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A pool of mosquitoes collected by the Evanston Health and Human Services Department on July 1, 2015 tested positive for the West Nile virus today, July 2, 2015. These are the first West Nile virus positive mosquitoes to be found in Evanston this year.

Because residents will be spending more time outdoors over the long holiday weekend, the City is encouraging people to protect themselves and others in their care.

The best way to prevent West Nile disease or any other mosquito-borne illness is to reduce the number of mosquitoes around your home and to take personal precautions to avoid mosquito bites. Precautions include:

• Avoid being outdoors when mosquitoes are most active, especially between dusk and dawn.
• When outdoors, wear shoes and socks, long pants and a long-sleeved shirt, and apply insect repellent that includes DEET, picaridin, oil of lemon eucalyptus or IR 3535 according to label instructions. Consult a physician before using repellents on infants.
• Make sure doors and windows have tight-fitting screens. Repair or replace screens that have tears or other openings. Try to keep doors and windows shut, especially at night.
• Eliminate all sources of standing water that can support mosquito breeding, including water in bird baths, ponds, flower pots, wading pools, old tires and any other receptacles.

Contact the North Shore Mosquito Abatement District (NSMAD) via email at nsmad@nsmad.com or call 847-446-9434 to report areas of stagnant water in roadside ditches, flooded yards and similar locations that may produce mosquitoes. Remember, if it can hold water, it can breed mosquitoes.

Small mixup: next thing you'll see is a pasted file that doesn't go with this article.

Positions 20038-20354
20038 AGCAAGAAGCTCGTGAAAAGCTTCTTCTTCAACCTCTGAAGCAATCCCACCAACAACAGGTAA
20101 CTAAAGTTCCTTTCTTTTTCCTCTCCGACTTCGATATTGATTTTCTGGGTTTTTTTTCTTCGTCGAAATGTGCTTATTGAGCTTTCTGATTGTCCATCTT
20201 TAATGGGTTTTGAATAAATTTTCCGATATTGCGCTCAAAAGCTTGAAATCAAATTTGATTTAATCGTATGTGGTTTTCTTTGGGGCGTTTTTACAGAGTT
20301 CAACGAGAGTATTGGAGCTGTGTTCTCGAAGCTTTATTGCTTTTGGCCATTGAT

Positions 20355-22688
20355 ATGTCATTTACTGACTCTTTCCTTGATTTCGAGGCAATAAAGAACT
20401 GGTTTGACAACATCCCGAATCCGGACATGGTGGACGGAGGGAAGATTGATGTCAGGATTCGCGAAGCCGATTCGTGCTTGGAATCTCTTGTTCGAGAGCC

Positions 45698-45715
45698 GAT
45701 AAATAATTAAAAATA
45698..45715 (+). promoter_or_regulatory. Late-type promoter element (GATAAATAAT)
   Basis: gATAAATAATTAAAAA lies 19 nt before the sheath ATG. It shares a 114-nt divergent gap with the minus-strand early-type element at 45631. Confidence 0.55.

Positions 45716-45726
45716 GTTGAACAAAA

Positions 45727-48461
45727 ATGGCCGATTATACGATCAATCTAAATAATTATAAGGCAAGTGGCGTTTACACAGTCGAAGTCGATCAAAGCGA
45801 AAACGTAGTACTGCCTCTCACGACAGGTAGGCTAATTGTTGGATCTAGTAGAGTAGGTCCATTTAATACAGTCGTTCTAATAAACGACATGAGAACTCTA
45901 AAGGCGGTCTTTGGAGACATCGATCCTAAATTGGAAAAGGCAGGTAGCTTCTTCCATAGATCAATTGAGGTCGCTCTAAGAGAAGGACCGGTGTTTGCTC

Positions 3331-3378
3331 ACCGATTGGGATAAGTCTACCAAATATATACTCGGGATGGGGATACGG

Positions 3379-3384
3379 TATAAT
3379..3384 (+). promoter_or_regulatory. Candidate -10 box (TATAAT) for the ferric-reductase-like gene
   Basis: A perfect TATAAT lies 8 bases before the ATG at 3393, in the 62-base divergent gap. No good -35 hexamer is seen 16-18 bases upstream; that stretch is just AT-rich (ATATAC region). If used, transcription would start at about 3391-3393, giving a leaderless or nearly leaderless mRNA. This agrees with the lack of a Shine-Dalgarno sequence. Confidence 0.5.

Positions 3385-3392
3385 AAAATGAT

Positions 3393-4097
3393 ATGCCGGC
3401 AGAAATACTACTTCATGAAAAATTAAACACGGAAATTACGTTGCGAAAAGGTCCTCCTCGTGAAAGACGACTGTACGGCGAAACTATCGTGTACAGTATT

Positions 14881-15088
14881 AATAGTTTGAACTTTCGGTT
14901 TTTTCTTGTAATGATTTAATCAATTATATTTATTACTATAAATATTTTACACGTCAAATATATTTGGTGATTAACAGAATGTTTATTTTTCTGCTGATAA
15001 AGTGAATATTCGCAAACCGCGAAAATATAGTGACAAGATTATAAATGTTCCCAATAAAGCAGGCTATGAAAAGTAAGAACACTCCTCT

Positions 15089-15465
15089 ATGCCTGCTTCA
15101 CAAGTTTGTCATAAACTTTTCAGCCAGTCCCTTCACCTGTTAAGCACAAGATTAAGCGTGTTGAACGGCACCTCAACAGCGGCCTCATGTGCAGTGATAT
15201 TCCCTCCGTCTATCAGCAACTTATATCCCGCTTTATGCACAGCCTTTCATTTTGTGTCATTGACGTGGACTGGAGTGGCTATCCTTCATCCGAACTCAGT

West Nile virus is transmitted through the bite of a mosquito that has been infected with the virus by feeding on an infected bird. Most people with the virus have no clinical symptoms of illness, but some may become ill three to 15 days after the bite of an infected mosquito. Only about two people in 10 who are bitten by an infected mosquito will experience any illness. Illness from West Nile is usually mild and includes fever, headache and body aches, but serious illness such as encephalitis, meningitis and death are possible. Persons older than 50 years of age have the highest risk of severe disease.

For additional information, contact the Evanston Health and Human Services Department via email at health@cityofevanston.org or call/text 847-448-4311. For convenience, residents may call 3-1-1 directly while in Evanston.